Last week, LinkedIn came out with its annual “Top Companies 2018: Where the U.S. wants to work now” report. As described, “From Starbucks to Spotify, the 2018 LinkedIn Top Companies represent the companies where professionals most want to work across the U.S. — based on the actions of LinkedIn’s more than 546 million professionals (over 146 million in the U.S. alone). They are respected brands and innovators, and all attract outsize attention by jobseekers.”
The report goes on to list the top 50 companies with a three part bio: a brief description of what makes the company unique, the companies’ global headcount, and a bit about what defines their unique culture and/or employee programs. While I am so proud of the companies on these lists for the amazing cultures they’ve created and how they continue to push the envelope for employee programs (a few I’ve even had the honor to work with!), I can’t help but recognize that such articles can be discouraging for many managers and leaders who feel they lack the bandwidth, budget, and resources to even begin to compete with them for talent. The article serves as informative, but a big reminder, of where many small business strive to be, not necessarily where they are now.
Now, being that I work in the benefits and perks space for tech companies, I had a lot of people forward me this article. Most were my clients who range from just a few to several hundred employees or low thousands. They were excited at all the things these companies were doing, but I know also disheartened, trying to figure out how they were going to do “anything like this” at their companies, given the costs and resources required.
My response to these articles is always the same: I’m going to take a second for a “pulse and perspective check.”
I’ll start with some numbers: the smallest client on the LinkedIn list was over 1,200 people, and the largest half a million. The latter of which, was of course, Amazon. At the top of the list, Amazon is stated as having a global headcount of almost 600,000 people. The number is 599,000 to be exact. (As a reference point, when I left Seattle in 2010, the whole city had 608,000 people.) Google, coming in second, has “only” 80,110 employees, but is valued at $101.8 billion. And third, Facebook, might only have 25,100 employees, but they have 2 BILLION people using their product. The summary is, people know who these companies are. They want to work there, because these are the most known companies to work for.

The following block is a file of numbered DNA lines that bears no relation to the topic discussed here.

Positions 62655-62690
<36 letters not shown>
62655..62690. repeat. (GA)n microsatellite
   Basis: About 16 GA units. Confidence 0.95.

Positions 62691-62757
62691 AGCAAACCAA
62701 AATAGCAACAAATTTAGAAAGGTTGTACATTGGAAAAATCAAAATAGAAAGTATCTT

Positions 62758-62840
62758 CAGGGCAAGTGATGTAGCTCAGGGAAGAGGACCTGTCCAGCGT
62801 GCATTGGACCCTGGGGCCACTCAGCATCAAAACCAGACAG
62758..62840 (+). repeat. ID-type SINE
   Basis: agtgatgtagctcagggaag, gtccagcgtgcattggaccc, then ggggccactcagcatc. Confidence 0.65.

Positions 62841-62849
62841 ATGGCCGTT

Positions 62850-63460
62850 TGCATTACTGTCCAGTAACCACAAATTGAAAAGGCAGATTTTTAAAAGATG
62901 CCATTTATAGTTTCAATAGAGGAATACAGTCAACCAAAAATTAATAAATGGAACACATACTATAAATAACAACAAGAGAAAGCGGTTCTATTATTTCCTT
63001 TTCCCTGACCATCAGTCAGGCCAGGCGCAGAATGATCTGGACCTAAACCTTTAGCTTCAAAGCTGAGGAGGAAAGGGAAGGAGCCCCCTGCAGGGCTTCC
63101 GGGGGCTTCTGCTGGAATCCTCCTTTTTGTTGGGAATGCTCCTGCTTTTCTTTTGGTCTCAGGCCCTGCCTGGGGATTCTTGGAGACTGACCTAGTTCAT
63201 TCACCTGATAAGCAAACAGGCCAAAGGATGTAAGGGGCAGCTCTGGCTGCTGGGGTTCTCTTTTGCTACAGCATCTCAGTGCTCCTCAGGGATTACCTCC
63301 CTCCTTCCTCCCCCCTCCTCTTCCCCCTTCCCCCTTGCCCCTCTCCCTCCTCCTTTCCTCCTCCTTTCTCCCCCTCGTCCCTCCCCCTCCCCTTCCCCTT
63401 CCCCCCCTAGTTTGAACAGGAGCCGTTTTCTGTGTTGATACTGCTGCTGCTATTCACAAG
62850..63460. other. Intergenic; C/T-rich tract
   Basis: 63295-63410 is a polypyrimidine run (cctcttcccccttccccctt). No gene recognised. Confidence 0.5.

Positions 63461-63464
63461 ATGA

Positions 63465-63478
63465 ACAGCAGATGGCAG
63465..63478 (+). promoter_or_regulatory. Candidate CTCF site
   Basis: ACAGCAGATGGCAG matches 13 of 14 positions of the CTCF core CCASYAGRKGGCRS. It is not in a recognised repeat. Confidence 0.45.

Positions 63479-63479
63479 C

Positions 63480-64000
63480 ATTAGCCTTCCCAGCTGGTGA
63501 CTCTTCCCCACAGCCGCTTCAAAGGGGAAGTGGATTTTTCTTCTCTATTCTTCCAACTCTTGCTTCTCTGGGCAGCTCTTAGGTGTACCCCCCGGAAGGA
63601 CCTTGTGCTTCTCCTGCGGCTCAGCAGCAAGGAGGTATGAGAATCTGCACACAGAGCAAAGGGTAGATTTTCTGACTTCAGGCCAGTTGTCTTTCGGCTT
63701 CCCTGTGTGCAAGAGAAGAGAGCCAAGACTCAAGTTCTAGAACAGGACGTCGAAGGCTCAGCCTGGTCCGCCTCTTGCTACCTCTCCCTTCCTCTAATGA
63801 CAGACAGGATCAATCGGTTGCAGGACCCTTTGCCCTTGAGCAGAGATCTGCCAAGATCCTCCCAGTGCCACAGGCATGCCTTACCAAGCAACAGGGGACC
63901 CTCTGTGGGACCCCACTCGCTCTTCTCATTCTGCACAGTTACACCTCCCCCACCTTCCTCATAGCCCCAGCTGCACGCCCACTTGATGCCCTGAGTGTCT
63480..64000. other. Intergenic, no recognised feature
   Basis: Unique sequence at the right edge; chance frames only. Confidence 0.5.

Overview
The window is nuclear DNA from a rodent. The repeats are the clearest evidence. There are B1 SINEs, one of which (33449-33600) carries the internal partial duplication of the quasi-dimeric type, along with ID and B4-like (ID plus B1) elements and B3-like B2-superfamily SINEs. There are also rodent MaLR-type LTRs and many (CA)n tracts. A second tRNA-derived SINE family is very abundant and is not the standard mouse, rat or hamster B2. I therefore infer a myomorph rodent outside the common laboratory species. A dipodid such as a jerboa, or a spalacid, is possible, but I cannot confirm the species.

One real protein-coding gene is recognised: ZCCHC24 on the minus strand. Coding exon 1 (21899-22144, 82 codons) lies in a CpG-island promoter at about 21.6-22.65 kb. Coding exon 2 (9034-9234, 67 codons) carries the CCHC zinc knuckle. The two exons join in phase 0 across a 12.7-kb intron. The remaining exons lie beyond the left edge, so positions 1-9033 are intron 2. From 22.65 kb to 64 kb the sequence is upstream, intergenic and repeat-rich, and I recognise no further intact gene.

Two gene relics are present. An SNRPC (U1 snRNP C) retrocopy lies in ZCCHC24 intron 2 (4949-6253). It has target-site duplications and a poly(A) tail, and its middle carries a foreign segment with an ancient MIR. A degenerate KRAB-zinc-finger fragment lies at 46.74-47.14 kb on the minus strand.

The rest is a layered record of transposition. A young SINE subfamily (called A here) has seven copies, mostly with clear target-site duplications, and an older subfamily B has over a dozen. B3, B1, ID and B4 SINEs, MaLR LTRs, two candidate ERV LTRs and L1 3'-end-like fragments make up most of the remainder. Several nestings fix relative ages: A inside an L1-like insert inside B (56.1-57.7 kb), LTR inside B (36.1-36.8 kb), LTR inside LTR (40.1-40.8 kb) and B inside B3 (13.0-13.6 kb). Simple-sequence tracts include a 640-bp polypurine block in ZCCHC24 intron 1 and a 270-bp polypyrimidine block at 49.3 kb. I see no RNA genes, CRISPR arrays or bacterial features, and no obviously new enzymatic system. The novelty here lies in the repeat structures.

Now, let’s get back to who my post is trying to reach, because in my opinion, this is the majority of you (you hard working, amazing small business people, you). For every Amazon, Facebook, and Google – there are 28 million companies categorized as “small businesses” in America; that’s in comparison to the 18,500 “large companies” in the US. So, if you were feeling a bit bummed out that your companies presence, culture, and benefits don’t yet identify with the “cool kids” on LinkedIn’s list right now, this is a reminder that you’re not alone.
Yet, while you’re not alone, I still recognize you want to compete, you want to have a culture employees tell all their friends about, and you’d like to support your employees in every way you can. And that’s hard. So how do you do that?
I read the article to see what we were up against… and more so how exactly they picked these companies. There’s another linked article, “How we created the 2018 LinkedIn Top Companies list”, and I noticed the irony of the top theme being: “They’re thinking beyond perks”. If you’re anything like me, I was obviously skimming this article specifically for benefits – so I was not about to be fooled. I know these employees are well taken care of. As I read, I made note of a few in the top:
I could go on – there are many listed – but the point is, perks “don’t matter”, but they matter. It’s catchy and it’s what people, particularly in tech, like to talk about when it comes to benefits. Statistics show it too: 69% of employees report that they might choose one job over another if it offered better benefit.